Патент USA US2133575код для вставки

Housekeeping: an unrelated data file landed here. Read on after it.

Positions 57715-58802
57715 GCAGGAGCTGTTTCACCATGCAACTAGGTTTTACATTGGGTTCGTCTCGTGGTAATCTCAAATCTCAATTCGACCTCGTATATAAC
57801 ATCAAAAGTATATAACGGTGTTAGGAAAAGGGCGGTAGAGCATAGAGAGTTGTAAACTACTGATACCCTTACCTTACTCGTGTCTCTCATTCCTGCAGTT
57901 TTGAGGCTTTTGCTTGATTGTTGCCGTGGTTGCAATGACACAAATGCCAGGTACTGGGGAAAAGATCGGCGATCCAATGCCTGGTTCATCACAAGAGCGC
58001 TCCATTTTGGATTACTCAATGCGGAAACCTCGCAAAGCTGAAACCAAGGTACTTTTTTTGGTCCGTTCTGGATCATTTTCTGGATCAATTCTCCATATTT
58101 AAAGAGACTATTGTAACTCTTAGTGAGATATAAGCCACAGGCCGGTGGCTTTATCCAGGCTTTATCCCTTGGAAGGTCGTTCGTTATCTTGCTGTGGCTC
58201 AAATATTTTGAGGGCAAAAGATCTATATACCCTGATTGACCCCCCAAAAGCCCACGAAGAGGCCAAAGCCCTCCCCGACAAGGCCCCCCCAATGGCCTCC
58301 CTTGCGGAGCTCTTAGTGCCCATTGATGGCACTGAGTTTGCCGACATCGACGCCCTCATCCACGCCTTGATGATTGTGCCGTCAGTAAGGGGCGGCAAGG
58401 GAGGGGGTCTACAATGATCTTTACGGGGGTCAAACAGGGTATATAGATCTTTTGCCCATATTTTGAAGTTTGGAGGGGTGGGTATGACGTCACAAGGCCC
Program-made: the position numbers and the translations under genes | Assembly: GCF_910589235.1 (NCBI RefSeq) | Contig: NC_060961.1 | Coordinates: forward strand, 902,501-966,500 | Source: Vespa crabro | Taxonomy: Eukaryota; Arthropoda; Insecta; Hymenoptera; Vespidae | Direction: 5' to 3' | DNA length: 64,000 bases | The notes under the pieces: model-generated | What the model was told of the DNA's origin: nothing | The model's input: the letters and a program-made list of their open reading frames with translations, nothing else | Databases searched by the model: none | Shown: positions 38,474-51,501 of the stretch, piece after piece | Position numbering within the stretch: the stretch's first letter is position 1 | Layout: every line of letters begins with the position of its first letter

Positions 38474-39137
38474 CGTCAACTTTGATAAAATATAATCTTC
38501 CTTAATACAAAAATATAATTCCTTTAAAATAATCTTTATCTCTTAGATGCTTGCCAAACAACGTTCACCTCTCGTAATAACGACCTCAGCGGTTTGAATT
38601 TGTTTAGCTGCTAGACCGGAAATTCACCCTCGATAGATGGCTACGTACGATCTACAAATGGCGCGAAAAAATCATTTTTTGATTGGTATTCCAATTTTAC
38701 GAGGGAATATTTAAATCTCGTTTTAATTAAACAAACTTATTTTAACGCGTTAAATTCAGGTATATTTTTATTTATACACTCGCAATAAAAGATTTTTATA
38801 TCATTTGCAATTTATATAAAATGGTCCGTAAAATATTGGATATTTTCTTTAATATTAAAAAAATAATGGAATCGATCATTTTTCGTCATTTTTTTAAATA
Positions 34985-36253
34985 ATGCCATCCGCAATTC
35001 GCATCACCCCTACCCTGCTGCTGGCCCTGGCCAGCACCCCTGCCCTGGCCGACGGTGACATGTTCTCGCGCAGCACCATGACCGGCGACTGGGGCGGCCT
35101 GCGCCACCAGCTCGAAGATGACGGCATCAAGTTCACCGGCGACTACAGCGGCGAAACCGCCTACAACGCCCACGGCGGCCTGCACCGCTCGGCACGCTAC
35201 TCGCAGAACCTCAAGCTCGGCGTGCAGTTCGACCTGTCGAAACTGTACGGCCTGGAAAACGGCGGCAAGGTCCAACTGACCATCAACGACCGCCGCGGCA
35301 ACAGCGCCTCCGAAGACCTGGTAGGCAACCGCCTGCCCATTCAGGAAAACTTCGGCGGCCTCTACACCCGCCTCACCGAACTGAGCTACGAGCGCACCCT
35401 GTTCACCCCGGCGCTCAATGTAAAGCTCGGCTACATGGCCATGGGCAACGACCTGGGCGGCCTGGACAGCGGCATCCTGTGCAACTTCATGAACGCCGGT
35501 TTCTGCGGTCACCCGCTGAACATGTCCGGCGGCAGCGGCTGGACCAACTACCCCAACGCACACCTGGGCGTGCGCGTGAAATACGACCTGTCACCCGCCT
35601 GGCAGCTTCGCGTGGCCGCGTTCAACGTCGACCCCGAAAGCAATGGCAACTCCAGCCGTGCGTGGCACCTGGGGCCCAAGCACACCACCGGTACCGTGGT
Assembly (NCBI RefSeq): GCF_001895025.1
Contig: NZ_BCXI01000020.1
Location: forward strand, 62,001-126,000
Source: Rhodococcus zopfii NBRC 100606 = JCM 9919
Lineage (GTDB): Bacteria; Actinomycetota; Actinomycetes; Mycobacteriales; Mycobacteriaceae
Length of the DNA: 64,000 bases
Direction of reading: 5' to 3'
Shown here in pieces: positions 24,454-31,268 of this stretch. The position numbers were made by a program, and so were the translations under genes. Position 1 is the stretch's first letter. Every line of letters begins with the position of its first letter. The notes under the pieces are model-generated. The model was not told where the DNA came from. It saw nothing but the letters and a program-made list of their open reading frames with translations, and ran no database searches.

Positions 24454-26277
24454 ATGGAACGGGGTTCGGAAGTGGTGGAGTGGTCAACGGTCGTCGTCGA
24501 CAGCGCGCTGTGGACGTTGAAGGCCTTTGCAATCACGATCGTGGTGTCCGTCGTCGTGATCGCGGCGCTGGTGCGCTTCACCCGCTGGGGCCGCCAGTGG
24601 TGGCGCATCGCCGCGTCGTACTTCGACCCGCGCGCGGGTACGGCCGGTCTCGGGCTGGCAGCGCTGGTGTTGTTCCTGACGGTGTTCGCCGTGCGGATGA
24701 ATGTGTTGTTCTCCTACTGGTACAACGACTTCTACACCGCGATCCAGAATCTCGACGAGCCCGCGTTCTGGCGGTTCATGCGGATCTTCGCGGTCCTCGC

Patented oci. 18,1938 Y , . _ 2,133,575 UNITED STATES PATENT OFFICE 2,133.575 PRESSURE RELIEF VALVE - Philip S. Rosenberg, Lockport, N. Y., assìgnor to General Motors Corporation, Detroit, Mich., a corporation of Delaware Applieatißn May 2, 193s, serial No. 71,439 ' 4 claims. (ci. g77-_45) This invention relates to circulating liquid cooling systems for internal combustion engines and on the opposite side, there being associated with the outlet header 3 an expansion tank 4 which more particularly to an automatically controlled extends over and across the top of the Ícore i. At its lower end the outlet header 3 is provided with a suitable fitting for connection through the 5 hose 5 with the suction side of an engine driven vent for a system to be operated under internal ‘5 pressure. It is an object of the present invention to pro- vide in a closed system an improved valve struc- ` pump 6 on the front face of the jacketed engine ture which is characterized by simplicity, cheapness, reliability and carefree attention. 10 As is well understood, a closed system aids slightly to cooling efficiency and its use is currently in favor. Such systems incorporate relief valves for excess pressures and the problem has been to obtain a..vent valve which is free of com- l5 plications and gives satisfactory performance over- a long period. With these things in mind there is contempla‘ted a design having a minimum block l. Power from the engine is transmitted through the belt 8 to drive the pump â and also the radiator fan 9 and the cooling water after 10 being circulated through the cylinder block and ' absorbing heat leaves the engine through the hose connection I0 and enters the inlet header 2 for passage across the core where its heat is absorbed by a stream of air drawn through the l5 radiator by the engine driven fan 9. , Any suitable means may be provided for ñlling number of parts all easily manufactured and assembled at low cost. More particularly the novel 20 structure in its preferred embodiment consists the system with cooling liquid, but for the sake of simplicity the drawing shows a standpipe or filler spout Il associated with the inlet tank iitting 20 of a spring pressed valve associated with the usual overflow vent of the radiator assembly and made up of a sealing disc'of resilient rubber and a backing plate therefor, the rim/of the rubber 25 disc being arranged for sealing engagement with an annular seat in the overiiow pipe and the centra] portion being apertured and adapted for surfaoe engagement with the backing plate to seal the aperture under internal pressure and for de- and closed by a detachable cap l2. As will be evident from the drawing the top of the iiller spout Il terminates at the top of .the radiator core and below the level of the expansion tank ê and its height determines the maximum level to 25 which the system may be fllled. When the liquid heats up 1113011- engine *Operation its whim@ QX pands and the excess water enters the expansion tank l for subsequent return to the circulating 30 ñection from the plate to provide communication system when the liquid body contracts, thereby 30 between the aperture and an opening in the back-- insuring system operation at full capacity at all ing plate under external pressure. Thus the rub~ times. If the system is completely closed to at ber disc forms an eiîective seal against internal mosphere the expansion of the liquid compresses pressure as long as the valve is seated. the spring the air within the top tank 4 and the higher pres 35 being calibrated or selected to allow the valve ` sure raises the boiling point of the liquid and in- 35 to-open for the relief of pressureÍ in' excessl of a creases its ability to transfer heat from the en predetermined value and the disc itself, by rea- ‘ gine to the radiator. son of its eiasticity, yielding under inñuence of external pressure to avoid an internal sub-at_ 4o mospherlc pressure condition.I core bursting or of leakage through the hose 40 For a better explanation of the invention ref- Hence _iS made t0 the aCCOlIlDanying drawing wherein Figure l is a side elevation of an engine and cooling radiator assembly; Figure 2 shows a 45 fragment of the radiator as viewed from the rear; Figure 3 is a section taken on line 3-3 of Flgure E; Figure 4 shows the valve elements in perspective; Figures 5 and 6 are sectional views il- _ lusïraîing different Positions assumed by the 5o valve elements, and Figure 7 iS a Sectional- view showing a modification. However. if the pressure is allowed to build up beyond a few pounds there would be the likelihood of the relatively fragile , Referring t0 the drawing the numeral l indi- connections and pump packings, and it; is neces.. sary,rtherefore, that a check be placed on the extent to which the pressure may go. For this purpose a pressure actuated valve can be asso ciated with the usual overflow leading from the 45 top of the expansion tank #i for the automatic regulation of pressures. iAmm-ding t0 the present invention, the over ñow vent tube comprises two sections I3 and il with a suitable valve therebetween, the section Il 50 leading downwardly at one side 'of the radiator assembly for convenient discharge at the bottom cates a heat exchanger unit 0r radiator Core 0f ~ thereof. The-valve- casing in this instance is the cross ñow type having an inlet tank 0r headformed of a pair of stampings l5 and I6 nested 55 er ii on one side and au outlet header or tank 3 one within the other and having projecting from g5 2,188,575 2 opposite ends tubular extensions i1 and I8 for sleeved connection with the adjacent ends of the pipe sections I3 and I4. Optionally the stamped cup I5 may be formed as an integral part of one wall of the expansion tank 4 by depressing a por tion of the wall to cup shape as seen in Figure ‘7 to receive the stamping I6. Formed in the base of the cup i5 is an inwardly- projecting rib I9 wall of a system tank providing an annular skirt and an inturned ilange, a raised rib in said ilange about the central aperture for seating ayalve, a cap iltted and sleeved to said skirt for coopera tion with the depression in affording a valve chamber, a valve floating Within the chamber and comprising an initially fiat elastic disc and a still backing plate having a central conical portion that provides an annular raised seat for a spring - stressing the disc to insure tight face to face con 10 tact between the disc and plate, a coil spring 10 pressed valve. The valve includes a disc 20 of rubber or other elastic deformable material secured within ‘down turned tongues or flanges 2| of a relatively stiff backing plate 22 which may consist of a sheet 15 metal stamping. A coil spring 23 of suitable pre selected strength seats at one end against the base of the cup I6 and'at the other end against the backing plate 22 to hold the rim of the rubber disc 20 in sealing contact with the annular seat 20 I9 in opposition to internal -pressures below the value of the spring resistance. When the in ternal pressure exceeds the resistance of the spring the valve is lifted from its seat as shown in Fig ure 6 for the relief of pressure until a balance 25 is established. When the liquid within the system contracts as a result of subsequent loss of heat, it is desirable that the internal pressure shall not fall below the external or atmospheric pressure. Advantage is 30 here taken of the inherent elasticity of the rubber disc for establishing communication between op posite sides of the valve when the external pres sure predominates. To this end, the center of the disc may be apertured as at 24 and the back ing plate may be provided with one or more open ings 25 arranged beyond or out of line with.the central aperture 24 in the resilient disc. These openings are sealed from one another. by the tight surface engagement of the disc 20 and plate 40 22, particularly when the valve is seated and the system is operating under internal pressure, in asmuch as the internal pressure tends to press the surfaces into closer engagement. As an addi tional safeguard in this connection the rubber disc 24 may be formed of initially fiat material and 45 the central portion of the plate 22 can be p'ressed inwardly to slight conical shape whereby upon assembly the rubber disc will be deformed slightly and be under a small initial tension. Deflection of the rubber disc 24 will occur as 50 seen in Figure 5 when internal pressure is below atmosphere, to provide communication between the openings 25 and 24 for the free flow of air from one side of the valve to the Iother until balanced relation is again established. Thus the 55 cooling system -will never be caused to operate under a condition of sub-atmospheric pressure but on the contrary pressure operation is insured from almost the very beginning when the cooling liquid is at an initial low temperature. This will be 60 particularly advantageous when the cooling sys tem is being operated on an antifreeze solution which normally has a relatively low boiling point since the operation under prèssure reduces the likelihood of vaporization. 65 I claim: - 1. In a pressure valve organization for an engine cooling system. a system vent including a centrally apertured cup-shaped depression in one seated at opposite ends on the cap and the back ing plate to seat the disc on the raised rib in said flange, said disc and plate having spaced open ings adapted for communication upon deflection of the disc away from the plate, the opening in 15 the disc being in alined relation with the apex of the conical portion of the plate. . 2. In a pressure valve organization for an engine cooling system, a valve chamber compris ing a pair of stamped metal cups nested to 20 gether with reduced pipe connecting extensions at opposite ends thereof, an annular raised rib in the base of one of said cups, a valve spring housed within the chamber and seated at one end against the base of the other cup, a stiff conical plate seating the otherv end of said spring, an initially ñat rubber disc carried by and stressed to con form with the plate to insure a close ilt of the disc and plate and arranged to seat on said raised rib and cooperating ports in the plate and disc in out of line relation with the apex of the conical plate projecting into the port in the disc. 3. In a pressure valve organization for an engine cooling system having an overflow passage, a valve assembly adapted to be incorporated in 85 said passage and including a pair of stamped cups having skirt portions telescopically sleeved to gether to provide a valve chamber, each cup hav ing a centrally apertured base portion for pro viding communication between the chamber and the interior and exterior of the system, respec tively, a raised annular valve seat about the aper ture in the base of one of the cups, a distenslble valve disc bearing near its periphery on said raised seat and having a central opening there through, a stiif backing plate of substantially' conical shape having its apex projecting into the central opening of the disc and stressing the disc to conform thereto, said plate having an open ing therethrough offset from said apex, and a coil spring bearing at one end on the backing plate in line with the raised valve seat and at its opposite end on the base of the other cup. 4. A double acting valve mechanism including a casing having a valve seat, an initially fiat 55 resilient member having a central opening and being adapted to seat near its periphery on said seat, a stiiI backing plate having a central conical portion to engage and deform said member to substantially frusta-conical shape, with'the apex of the conical portion projected into the central opening of said member for a stress ilt to the circular edge thereof, said plate having an open ing spaced from the apex thereof for communica tion with the central opening in said member upon additional member deformation. and ‘a spring bearing on the plate and yielding to move ment of the member away from said valve seat. PHILIP S. ROSENBERG.